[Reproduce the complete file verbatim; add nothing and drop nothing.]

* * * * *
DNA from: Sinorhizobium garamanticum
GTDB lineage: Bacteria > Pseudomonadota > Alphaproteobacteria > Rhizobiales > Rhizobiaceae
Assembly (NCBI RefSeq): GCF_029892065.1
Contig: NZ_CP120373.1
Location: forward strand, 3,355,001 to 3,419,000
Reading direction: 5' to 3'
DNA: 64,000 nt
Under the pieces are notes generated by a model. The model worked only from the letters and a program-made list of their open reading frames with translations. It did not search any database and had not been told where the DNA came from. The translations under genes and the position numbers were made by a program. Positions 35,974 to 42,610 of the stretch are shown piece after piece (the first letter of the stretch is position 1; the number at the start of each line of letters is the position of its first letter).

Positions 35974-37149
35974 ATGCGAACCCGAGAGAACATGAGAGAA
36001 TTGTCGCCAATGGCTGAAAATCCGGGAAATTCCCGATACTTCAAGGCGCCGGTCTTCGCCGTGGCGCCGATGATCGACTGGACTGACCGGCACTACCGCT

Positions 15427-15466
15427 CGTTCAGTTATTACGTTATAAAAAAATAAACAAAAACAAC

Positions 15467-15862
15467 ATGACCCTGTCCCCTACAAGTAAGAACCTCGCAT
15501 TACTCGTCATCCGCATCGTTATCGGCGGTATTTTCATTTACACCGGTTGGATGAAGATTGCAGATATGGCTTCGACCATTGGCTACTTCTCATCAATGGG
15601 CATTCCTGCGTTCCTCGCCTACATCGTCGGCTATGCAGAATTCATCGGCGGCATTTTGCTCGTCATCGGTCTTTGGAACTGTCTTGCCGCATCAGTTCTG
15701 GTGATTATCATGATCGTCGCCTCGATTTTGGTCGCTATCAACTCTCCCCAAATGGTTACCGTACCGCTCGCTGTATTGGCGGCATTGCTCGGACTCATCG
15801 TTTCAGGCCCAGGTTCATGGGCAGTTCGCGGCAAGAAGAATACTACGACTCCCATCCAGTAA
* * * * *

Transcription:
DNA from: Sinorhizobium garamanticum
GTDB lineage: Bacteria > Pseudomonadota > Alphaproteobacteria > Rhizobiales > Rhizobiaceae
Assembly (NCBI RefSeq): GCF_029892065.1
Contig: NZ_CP120373.1
Location: forward strand, 3,355,001 to 3,419,000
Reading direction: 5' to 3'
DNA: 64,000 nt
Under the pieces are notes generated by a model. The model worked only from the letters and a program-made list of their open reading frames with translations. It did not search any database and had not been told where the DNA came from. The translations under genes and the position numbers were made by a program. Positions 35,974 to 42,610 of the stretch are shown piece after piece (the first letter of the stretch is position 1; the number at the start of each line of letters is the position of its first letter).

Positions 35974-37149
35974 ATGCGAACCCGAGAGAACATGAGAGAA
36001 TTGTCGCCAATGGCTGAAAATCCGGGAAATTCCCGATACTTCAAGGCGCCGGTCTTCGCCGTGGCGCCGATGATCGACTGGACTGACCGGCACTACCGCT

Positions 15427-15466
15427 CGTTCAGTTATTACGTTATAAAAAAATAAACAAAAACAAC

Positions 15467-15862
15467 ATGACCCTGTCCCCTACAAGTAAGAACCTCGCAT
15501 TACTCGTCATCCGCATCGTTATCGGCGGTATTTTCATTTACACCGGTTGGATGAAGATTGCAGATATGGCTTCGACCATTGGCTACTTCTCATCAATGGG
15601 CATTCCTGCGTTCCTCGCCTACATCGTCGGCTATGCAGAATTCATCGGCGGCATTTTGCTCGTCATCGGTCTTTGGAACTGTCTTGCCGCATCAGTTCTG
15701 GTGATTATCATGATCGTCGCCTCGATTTTGGTCGCTATCAACTCTCCCCAAATGGTTACCGTACCGCTCGCTGTATTGGCGGCATTGCTCGGACTCATCG
15801 TTTCAGGCCCAGGTTCATGGGCAGTTCGCGGCAAGAAGAATACTACGACTCCCATCCAGTAA